One study reported that 62% of pregnant teen women have been victims of molestation, attempted rape, or rape, before their first pregnancy. Coercive, controlling, and violent behavior can be extremely frightening for an adolescent girl. She may be forced into risky behaviors, or she may escape the pain of the relationship through high risk activities, such as substance abuse. In either case, intervention is vital.
Teen dating violence is also of serious concern because it occurs at a time when teens are discovering romantic relationships, and patterns of interaction and communication are learned that may carry over into adulthood. Teen dating violence can cover a continuum from emotional and verbal abuse to sexual assault, rape and even murder, paralleling adult domestic violence. In order to prevent domestic and sexual violence in adults, we continue to reach out in a significant way to teens, and provide the services that they need.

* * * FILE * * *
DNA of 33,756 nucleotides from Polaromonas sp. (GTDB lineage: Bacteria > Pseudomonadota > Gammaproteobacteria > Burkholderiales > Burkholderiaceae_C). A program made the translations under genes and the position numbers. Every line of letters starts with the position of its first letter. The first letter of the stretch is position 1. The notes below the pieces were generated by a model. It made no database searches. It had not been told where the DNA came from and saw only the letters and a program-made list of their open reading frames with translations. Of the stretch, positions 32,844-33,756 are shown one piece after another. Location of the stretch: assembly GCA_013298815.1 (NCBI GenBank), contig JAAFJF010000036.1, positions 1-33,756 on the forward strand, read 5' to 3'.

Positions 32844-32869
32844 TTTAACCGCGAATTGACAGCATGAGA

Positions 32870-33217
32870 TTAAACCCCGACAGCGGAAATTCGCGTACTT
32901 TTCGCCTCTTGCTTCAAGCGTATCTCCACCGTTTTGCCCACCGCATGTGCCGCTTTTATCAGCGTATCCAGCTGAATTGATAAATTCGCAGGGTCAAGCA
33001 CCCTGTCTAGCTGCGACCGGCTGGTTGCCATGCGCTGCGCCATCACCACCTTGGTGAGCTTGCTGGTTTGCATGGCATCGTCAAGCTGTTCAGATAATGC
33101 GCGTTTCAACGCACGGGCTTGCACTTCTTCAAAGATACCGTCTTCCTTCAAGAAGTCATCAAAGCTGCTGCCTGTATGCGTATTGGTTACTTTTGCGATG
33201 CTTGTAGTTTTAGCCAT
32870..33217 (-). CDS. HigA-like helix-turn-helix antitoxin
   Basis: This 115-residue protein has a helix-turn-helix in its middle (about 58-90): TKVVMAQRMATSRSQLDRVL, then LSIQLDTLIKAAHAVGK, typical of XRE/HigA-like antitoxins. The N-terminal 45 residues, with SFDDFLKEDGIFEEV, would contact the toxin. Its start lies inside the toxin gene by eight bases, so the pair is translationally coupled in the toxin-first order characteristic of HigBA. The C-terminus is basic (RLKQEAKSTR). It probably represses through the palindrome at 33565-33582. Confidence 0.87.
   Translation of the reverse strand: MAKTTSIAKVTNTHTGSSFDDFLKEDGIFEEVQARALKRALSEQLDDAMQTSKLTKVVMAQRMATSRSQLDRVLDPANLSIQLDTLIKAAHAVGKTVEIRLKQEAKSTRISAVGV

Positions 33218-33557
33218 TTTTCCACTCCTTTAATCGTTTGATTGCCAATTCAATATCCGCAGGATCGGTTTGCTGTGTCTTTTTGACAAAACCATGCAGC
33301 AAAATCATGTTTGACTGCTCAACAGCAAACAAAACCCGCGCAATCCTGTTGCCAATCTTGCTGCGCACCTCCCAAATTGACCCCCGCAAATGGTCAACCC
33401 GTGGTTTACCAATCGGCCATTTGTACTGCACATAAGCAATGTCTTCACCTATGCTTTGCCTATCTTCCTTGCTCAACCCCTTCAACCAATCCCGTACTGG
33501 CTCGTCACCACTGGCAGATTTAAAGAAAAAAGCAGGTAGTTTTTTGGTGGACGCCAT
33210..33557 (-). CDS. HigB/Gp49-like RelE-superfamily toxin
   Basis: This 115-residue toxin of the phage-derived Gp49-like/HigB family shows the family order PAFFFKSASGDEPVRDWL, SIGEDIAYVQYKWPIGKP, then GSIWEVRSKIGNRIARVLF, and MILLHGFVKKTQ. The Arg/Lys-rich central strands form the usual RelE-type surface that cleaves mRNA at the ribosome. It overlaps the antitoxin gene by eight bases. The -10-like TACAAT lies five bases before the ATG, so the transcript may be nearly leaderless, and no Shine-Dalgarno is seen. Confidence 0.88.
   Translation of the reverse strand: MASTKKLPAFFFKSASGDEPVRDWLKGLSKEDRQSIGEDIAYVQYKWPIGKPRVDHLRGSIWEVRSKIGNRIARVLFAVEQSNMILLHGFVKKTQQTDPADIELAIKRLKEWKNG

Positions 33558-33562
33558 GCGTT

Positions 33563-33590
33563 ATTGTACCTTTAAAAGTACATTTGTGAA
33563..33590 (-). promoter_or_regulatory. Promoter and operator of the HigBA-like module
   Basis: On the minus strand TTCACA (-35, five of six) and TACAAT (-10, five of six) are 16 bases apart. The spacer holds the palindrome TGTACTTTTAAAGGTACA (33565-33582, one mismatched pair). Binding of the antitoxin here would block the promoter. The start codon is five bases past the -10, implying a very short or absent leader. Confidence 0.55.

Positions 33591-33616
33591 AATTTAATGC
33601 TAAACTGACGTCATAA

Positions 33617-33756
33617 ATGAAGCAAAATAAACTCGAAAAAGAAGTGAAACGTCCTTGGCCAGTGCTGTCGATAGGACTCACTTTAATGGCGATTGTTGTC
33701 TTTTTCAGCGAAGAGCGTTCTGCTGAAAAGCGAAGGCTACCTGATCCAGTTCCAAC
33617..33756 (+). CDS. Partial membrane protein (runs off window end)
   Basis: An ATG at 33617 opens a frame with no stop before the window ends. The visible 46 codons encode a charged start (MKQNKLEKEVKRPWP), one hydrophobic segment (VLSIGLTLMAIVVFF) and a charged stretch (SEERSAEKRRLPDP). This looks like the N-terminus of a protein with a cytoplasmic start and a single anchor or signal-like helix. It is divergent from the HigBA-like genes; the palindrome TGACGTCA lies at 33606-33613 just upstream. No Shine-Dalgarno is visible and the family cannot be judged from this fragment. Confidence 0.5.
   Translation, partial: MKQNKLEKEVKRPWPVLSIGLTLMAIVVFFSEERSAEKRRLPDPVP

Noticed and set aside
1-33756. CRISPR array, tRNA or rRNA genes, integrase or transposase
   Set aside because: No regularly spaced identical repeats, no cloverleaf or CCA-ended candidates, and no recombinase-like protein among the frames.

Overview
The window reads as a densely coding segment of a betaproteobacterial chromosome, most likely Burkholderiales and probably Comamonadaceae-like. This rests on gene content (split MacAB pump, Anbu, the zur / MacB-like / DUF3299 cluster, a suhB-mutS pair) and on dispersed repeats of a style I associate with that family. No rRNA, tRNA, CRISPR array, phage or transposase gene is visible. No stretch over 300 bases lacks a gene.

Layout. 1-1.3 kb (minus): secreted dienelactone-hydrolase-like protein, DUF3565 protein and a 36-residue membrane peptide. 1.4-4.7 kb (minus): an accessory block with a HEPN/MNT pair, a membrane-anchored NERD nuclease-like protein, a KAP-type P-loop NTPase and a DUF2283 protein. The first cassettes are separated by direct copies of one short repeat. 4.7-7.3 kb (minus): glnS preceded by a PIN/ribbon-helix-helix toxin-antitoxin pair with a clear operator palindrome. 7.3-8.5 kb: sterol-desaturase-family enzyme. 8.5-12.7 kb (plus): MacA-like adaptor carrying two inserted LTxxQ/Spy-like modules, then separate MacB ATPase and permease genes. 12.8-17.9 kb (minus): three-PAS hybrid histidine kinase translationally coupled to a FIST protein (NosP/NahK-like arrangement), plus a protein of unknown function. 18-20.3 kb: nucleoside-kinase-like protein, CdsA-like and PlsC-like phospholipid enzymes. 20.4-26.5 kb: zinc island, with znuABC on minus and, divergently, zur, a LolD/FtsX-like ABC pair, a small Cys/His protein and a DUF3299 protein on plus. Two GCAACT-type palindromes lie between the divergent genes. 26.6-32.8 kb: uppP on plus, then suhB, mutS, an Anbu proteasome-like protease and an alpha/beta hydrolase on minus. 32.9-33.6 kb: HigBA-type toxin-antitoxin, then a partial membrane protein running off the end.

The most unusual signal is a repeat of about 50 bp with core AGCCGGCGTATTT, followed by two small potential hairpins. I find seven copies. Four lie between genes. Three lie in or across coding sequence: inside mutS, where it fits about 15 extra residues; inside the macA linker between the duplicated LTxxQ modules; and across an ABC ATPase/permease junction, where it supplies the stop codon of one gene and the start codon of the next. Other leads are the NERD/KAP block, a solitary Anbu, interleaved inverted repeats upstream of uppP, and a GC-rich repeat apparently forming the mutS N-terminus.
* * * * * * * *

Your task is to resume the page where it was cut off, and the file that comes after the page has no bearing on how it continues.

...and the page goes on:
Callahan, M.R., Tolman, R.M., & Sanders, D.G. (2003). Adolescent dating violence victimization and psychological well-being. Journal of Adlescent Research, 18 (6), 664-681
Coker, A.L., Smith, P.H., McKeown, R.E. & King, M.L.. (2000) Frequency and correlates of intimate partner violence by type: Physical, sexual. And psychological battering. American Journal of Public Health, 90 (4),55-559
Silverman et al. (2001). “Dating Violence Against Adolescent Girls and Associated Substance Abuse, Unhealthy Weight Control, Sexual Risk Behavior, Pregnancy, and Suicidality.” JAMA.2001;286:572-579.
Wekerle, C., & Wolfe, D.A.,(1999) Dating violence in mid-adolescence: Theory, significance, and emerging preventative initiatives. Clinical Psychology Review, 19 (4),435-456.
Sousa, C.A., (1999). Teen dating violence:The hidden epidemic. Family & Conciliation Courts Review, 37 (3), 356-374